Australia Takes Top Georgian Wine Prize

Saperavi grape by far the most poplar wine grape in Georgia Caucasus. ** Note: Shallow depth of field ** Note: Visible grain at 100%, best at smaller sizes

Cirami Estate 2015 Saperavi from Australia, McGregor Vineyard’s Black Russian Red 2010 Saperavi from the United States and Lagyl Arba Saperavi 2013 from Kazakhstan have been chosen as the best Saperavi wine at the annual Saperavi World Prize, which recognises the best Saperavi wines made abroad. Saperavi is Georgia’s best known indigenous grape.

“The winner, the wine from Cirami Estate, is produced not by a winery but by a non-profit organisation called the Riverland Vine Improvement Committee,” says Alexander Kaffka, the head of the SapPrize Committee and the founder of Hvino News, the primary resource on Georgian wine. “The wine is named after Richard Cirami, a pioneer in vine selection in Australia.”

“We are honoured to receive such recognition,” says John McGregor representing the second best winery. “We planted these grapes in 1980 and were the first commercial Saperavi producers in the United States.  It is wonderful to see confirmation of my father’s belief that Saperavi could grow here in New York and make world class wines.”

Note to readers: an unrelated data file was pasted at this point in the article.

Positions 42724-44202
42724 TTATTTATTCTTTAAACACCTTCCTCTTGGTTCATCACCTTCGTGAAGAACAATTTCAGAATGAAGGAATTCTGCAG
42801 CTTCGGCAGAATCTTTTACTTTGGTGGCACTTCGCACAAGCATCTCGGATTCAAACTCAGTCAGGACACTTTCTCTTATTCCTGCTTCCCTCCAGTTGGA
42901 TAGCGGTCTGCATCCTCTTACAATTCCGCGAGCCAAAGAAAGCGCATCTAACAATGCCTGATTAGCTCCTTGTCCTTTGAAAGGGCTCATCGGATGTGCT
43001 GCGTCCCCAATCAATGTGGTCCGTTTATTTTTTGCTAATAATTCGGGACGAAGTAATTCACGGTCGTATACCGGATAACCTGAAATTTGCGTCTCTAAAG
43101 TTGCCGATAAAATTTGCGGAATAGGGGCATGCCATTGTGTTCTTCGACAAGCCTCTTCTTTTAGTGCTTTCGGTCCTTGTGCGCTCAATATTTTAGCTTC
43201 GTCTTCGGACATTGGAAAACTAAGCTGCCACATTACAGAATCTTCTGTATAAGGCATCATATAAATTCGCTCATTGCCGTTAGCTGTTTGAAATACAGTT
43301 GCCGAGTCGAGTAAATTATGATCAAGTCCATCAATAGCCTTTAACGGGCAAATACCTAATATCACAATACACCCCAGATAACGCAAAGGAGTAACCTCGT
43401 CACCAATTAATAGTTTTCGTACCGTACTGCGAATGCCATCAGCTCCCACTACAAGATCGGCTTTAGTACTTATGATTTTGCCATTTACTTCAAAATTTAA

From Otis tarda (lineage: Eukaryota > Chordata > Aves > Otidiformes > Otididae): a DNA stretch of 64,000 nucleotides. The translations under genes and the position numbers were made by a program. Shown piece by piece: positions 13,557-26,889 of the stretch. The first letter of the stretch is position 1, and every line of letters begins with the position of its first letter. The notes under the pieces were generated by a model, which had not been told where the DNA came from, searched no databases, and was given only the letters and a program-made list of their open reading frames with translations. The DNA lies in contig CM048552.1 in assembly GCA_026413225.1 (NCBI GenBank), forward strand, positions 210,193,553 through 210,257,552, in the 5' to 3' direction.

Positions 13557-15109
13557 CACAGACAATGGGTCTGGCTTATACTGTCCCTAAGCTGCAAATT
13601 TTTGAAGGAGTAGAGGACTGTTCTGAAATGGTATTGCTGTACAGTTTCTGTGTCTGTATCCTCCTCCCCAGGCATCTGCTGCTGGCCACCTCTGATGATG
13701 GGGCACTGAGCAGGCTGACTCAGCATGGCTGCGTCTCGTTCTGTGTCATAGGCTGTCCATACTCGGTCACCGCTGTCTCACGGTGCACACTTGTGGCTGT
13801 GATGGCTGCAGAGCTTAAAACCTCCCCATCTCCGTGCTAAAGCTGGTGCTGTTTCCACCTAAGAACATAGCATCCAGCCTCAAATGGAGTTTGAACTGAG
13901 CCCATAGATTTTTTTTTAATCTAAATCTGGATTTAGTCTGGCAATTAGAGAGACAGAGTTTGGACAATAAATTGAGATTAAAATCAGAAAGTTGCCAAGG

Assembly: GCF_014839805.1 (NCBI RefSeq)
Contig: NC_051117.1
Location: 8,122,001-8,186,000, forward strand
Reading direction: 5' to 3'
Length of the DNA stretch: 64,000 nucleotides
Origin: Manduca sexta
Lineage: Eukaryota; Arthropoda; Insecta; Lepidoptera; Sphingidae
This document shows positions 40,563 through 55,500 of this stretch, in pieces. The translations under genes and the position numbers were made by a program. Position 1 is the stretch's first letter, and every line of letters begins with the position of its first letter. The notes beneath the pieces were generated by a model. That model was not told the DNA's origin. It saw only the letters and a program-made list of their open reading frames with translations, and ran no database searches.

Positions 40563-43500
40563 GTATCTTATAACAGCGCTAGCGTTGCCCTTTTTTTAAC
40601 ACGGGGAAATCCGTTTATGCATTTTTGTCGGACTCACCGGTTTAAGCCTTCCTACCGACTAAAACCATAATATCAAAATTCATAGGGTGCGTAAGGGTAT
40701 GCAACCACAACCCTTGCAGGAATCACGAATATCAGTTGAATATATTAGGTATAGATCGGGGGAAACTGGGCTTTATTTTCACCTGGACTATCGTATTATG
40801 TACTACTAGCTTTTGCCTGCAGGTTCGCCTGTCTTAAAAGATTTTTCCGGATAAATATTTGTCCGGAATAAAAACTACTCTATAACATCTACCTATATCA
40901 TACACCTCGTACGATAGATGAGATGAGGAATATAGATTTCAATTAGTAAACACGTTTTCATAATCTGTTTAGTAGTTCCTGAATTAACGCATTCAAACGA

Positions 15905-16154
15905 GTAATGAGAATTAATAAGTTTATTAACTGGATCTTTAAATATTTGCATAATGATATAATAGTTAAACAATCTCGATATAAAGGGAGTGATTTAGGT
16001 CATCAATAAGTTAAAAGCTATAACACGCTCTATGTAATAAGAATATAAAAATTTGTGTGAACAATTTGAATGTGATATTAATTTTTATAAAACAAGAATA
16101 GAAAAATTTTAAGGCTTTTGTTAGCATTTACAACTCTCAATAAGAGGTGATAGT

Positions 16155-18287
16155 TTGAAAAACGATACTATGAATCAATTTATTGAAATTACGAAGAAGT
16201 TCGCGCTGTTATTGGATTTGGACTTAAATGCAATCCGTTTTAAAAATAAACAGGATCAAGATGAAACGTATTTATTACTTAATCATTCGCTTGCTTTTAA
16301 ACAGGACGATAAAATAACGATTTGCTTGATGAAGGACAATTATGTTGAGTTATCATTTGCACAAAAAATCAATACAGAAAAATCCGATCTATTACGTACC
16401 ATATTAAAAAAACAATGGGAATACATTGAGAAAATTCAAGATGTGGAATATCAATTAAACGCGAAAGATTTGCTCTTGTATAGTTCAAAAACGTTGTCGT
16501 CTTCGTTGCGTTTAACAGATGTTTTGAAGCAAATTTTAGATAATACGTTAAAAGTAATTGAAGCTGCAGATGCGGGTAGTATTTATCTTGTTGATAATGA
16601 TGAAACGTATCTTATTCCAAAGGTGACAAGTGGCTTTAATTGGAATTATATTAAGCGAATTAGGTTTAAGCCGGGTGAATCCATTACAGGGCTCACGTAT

“It is really wonderful that there is now a special event for Saperavi, a grape so strongly associated with Georgia and its wines,” says Gerard Basset, a world champion sommelier and a master of wine. “I would like to wish great success to this very exciting event,” said Gerard Basset – one of the world’s most distinguished wine experts.

“A Saperavi World Prize sounds like a very exciting initiative and should certainly help raise awareness for Georgia’s iconic red grape variety,” says Rosemary George, a UK master of wine and the author of multiple books on the subject. “I had no idea that there were plantings of Saperavi in Australia and the US.”

“The concept of the SapPrize is to reach out to winemakers worldwide, who produce wines from the iconic Georgian Saperavi,” says Hvino News’ Mr Kaffka. “After lots of research and networking, we got samples from four continents — Australia, North America, Asia and Europe, including very remote countries such as New Zealand, as well as former Soviet neighbors such as Armenia or Kazakhstan. At the first contest we decided that only foreign Saperavis take part, but in future we will welcome Georgian producers as well,” he adds.

All winners received azarpeshas — Georgian traditional wine drinking cups. An exhibition of rare ancient cups from private collections, which were the inspiration behind the creation of the SapPrize awards, was also presented during the awards ceremony.